Paris / Reuters
France posted its smallest public deficit last year since the global financial crisis of 2008, data showed , making this year’s government target “perfectly credible” according to the finance minister.
The INSEE statistics agency said the public deficit, which includes the combined shortfalls of the central state, local government and welfare system budgets, fell to 3.5 percent of economic output last year.
That was below the 3.8 percent that Paris – long criticised in Brussels for failing to meet its budget promises – had targeted in its commitments to European Union institutions and other euro zone countries.
“It means we’re cutting the deficit while supporting growth at the same time,” Finance Minister Michel Sapin said on BFM TV.
“People very often say that’s contradictory. But we’re proving that’s not true. You can be serious on the budget front and allow growth to pick up,” he said.
While he said this year’s government deficit target of 3.3 percent was now “perfectly credible”, he ruled out tightening the finances by setting a more ambitious goal, with a presidential election little more than a year away.
Deeply unpopular over tax hikes early in his presidency and his failure to get unemployment down, President Francois Hollande has promised not to seek re-election unless joblessness falls, and has offered tax relief for the poor and companies.
Unlike in the early years Hollande’s presidency, the deficit reduction last year was achieved while cutting taxes, with the tax burden falling for the first time since 2009, to 44.5 percent of economic output from 44.8 percent.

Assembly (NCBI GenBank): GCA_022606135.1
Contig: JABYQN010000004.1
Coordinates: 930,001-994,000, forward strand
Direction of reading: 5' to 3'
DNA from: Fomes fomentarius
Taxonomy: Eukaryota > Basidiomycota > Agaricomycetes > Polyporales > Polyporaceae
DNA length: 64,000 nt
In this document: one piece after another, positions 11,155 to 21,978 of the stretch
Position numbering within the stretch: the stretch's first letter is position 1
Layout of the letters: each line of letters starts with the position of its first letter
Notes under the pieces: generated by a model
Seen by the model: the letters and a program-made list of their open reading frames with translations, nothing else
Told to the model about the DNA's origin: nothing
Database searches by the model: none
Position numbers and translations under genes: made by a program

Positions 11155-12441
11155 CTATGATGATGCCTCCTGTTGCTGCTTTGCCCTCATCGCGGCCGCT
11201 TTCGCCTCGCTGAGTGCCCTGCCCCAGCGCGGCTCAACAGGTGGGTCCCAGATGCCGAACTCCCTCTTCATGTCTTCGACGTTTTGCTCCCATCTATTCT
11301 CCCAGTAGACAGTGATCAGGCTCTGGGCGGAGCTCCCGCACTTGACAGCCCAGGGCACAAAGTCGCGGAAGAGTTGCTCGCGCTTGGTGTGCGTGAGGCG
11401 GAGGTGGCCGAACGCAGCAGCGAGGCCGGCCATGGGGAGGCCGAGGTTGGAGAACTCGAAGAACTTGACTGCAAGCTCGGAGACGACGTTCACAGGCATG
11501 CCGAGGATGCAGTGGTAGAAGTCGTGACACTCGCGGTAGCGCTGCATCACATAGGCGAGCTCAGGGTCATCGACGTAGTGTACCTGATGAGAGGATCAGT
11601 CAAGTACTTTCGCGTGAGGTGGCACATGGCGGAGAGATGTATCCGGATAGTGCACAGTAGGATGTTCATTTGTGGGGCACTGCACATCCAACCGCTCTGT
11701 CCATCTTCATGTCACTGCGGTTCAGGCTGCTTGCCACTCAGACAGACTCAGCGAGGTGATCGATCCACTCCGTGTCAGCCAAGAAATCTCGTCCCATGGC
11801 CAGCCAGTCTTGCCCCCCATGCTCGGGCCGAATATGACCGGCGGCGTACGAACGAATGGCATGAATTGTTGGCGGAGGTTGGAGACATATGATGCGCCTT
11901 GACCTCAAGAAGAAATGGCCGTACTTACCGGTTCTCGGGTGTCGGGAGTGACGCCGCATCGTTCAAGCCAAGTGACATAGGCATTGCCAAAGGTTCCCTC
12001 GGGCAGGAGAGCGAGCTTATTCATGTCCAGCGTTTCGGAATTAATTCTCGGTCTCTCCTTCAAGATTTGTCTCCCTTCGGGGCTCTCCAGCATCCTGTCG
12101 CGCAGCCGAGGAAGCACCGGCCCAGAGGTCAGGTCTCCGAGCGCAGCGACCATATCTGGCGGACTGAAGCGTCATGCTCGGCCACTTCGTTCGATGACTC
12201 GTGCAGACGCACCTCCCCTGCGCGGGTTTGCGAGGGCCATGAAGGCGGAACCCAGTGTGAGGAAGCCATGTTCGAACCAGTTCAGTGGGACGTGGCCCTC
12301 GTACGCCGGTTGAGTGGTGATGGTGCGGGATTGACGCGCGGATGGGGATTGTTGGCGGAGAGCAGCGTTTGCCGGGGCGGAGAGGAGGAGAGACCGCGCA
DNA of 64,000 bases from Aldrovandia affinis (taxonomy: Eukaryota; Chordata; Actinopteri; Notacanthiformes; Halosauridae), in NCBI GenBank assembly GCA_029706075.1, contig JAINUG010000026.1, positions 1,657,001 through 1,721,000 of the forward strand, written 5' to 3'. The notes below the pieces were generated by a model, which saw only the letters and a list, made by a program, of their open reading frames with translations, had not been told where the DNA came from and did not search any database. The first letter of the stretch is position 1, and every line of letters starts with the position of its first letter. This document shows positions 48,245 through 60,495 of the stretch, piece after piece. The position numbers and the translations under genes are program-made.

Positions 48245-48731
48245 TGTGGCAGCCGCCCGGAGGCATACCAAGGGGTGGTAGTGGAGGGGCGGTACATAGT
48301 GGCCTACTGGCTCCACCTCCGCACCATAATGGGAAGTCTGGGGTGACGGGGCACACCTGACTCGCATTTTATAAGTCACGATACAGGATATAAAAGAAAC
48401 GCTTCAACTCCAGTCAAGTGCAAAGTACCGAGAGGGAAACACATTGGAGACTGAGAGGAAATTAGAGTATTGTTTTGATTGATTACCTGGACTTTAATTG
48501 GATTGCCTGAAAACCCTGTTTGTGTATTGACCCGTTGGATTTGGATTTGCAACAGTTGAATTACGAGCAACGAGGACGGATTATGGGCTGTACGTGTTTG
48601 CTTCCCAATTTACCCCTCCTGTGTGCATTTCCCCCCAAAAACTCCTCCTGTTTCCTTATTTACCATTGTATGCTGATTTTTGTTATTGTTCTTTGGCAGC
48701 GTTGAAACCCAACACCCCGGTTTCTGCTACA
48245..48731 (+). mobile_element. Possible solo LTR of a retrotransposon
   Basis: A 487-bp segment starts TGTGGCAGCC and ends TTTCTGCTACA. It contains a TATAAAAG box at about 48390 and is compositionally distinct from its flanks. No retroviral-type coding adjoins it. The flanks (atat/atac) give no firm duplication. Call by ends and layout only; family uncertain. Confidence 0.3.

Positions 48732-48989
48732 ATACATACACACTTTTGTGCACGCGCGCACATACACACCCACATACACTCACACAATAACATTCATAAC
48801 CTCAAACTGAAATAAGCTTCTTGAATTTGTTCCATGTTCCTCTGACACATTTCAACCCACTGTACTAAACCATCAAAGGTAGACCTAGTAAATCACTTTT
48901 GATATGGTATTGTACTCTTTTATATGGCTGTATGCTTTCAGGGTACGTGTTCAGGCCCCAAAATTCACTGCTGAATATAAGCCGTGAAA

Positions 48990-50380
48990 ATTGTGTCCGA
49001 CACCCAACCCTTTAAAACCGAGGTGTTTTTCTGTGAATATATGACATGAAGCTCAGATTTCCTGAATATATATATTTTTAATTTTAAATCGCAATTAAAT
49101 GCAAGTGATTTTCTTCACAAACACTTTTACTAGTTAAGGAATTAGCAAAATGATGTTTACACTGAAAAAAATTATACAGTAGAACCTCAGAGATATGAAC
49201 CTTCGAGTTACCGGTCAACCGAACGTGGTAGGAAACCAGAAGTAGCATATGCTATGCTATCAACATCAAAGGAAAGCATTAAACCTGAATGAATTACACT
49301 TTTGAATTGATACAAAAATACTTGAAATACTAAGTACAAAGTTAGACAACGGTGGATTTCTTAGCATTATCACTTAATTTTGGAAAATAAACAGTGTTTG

Much of the improvement in last year’s deficit was due to better than expected economic growth at 1.2 percent compared with the 1.0 percent the government had banked on in its budget.
The deficit also benefited from local governments running a budget surplus of 700 million euros ($781 million), with their accounts in the black for the first time since 2003, as Paris tightened the screws on their allowance.
Despite the smaller deficit, borrowing to finance the budget shortfall pushed gross debt to a record 95.7 percent of gross domestic product last year. But the increase was the smallest since 2007, Sapin said.
The government aims to further improve its finances this year on expectations that growth will reach 1.5 percent as business investment and household spending recovers.
However, in its fourth quarter gross domestic product report published on Friday, INSEE said households used an increase in disposable income, boosted by low energy prices, to raise their savings rate to 15.9 percent, the highest level since mid 2011.
Meanwhile, companies saw profit margins rise to 31.4 percent of their value added – the highest since early 2011 – but that did nothing to increase their investment rate which was steady for the third quarter in a row at 23.0 percent.